A plan to release radioactive water from the Fukushima nuclear plant into the Pacific Ocean will be examined in December by international experts sent by the International Atomic Energy Agency (IAEA), Japan’s industry ministry said on Thursday.
In a move that angered local fishermen as well as China and South Korea, Japan said in April that it would release into the sea more than 1 million tonnes of contaminated water from the Fukushima plant, which was wrecked by an earthquake and tsunami a decade ago.
To gain trust and ensure transparency from the fishermen and neighbouring countries, Japan has sought IAEA officials to conduct a review to assess and advise on the handling of the water from the perspective of a nuclear expert organisation.
The latest plan was set by the Japanese government and Lydie Evrard, deputy director general of the IAEA, who visited Japan this week to kick off discussions about their collaboration over the safety review of the planned water release.
International experts will assess the condition of the water to be released, the safety of the disposal procedure and the effects of radiation in accordance with IAEA safety standards, the ministry said.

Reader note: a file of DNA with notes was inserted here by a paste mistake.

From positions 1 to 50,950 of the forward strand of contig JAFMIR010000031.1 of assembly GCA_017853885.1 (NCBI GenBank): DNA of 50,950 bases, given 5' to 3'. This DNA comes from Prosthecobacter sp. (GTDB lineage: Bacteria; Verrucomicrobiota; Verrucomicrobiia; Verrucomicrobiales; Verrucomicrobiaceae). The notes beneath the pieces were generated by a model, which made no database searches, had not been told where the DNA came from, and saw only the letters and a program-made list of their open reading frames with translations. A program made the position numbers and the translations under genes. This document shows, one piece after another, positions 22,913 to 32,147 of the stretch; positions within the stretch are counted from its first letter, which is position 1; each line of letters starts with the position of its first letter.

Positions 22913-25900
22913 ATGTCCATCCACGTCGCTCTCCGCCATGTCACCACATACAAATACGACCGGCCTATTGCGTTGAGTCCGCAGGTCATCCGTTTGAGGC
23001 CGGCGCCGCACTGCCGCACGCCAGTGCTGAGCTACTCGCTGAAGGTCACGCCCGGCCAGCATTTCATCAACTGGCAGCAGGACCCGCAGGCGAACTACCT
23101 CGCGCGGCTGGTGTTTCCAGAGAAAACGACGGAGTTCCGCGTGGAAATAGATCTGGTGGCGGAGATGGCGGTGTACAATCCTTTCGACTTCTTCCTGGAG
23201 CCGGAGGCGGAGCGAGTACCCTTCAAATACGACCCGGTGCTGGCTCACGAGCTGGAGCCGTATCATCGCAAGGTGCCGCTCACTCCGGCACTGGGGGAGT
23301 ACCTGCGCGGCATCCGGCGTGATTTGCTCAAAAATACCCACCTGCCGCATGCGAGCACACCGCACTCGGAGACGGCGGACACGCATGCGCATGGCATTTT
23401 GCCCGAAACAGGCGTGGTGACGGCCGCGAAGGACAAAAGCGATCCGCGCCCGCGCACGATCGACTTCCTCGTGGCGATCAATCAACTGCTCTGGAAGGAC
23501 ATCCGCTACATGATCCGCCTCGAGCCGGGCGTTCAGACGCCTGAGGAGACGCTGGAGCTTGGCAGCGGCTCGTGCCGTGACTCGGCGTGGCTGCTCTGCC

“The main objective of our review is to be objective … and transparent with a scientific-based approach,” Evrard told reporters.
International experts will be selected by IAEA Director General Rafael Grossi and will likely include experts from neighbouring nations such as China and South Korea, she said.
Japan sought the IAEA’s cooperation to ensure transparency of the water release for local fishermen and the international community, especially neighbouring countries which are opposed to oceanic discharge.
“The agency will listen to different concerns from various stakeholders,” Evrard said.
Last month, plant operator Tokyo Electric Power outlined plans to discharge the water, after treatment and dilution, from a point about 1 km (0.6 miles) offshore from the Fukushima station. The release could begin as early as spring in 2023.
The IAEA will issue a report on the review before spring 2023 and continue safety reviews after the water release, Evrard said.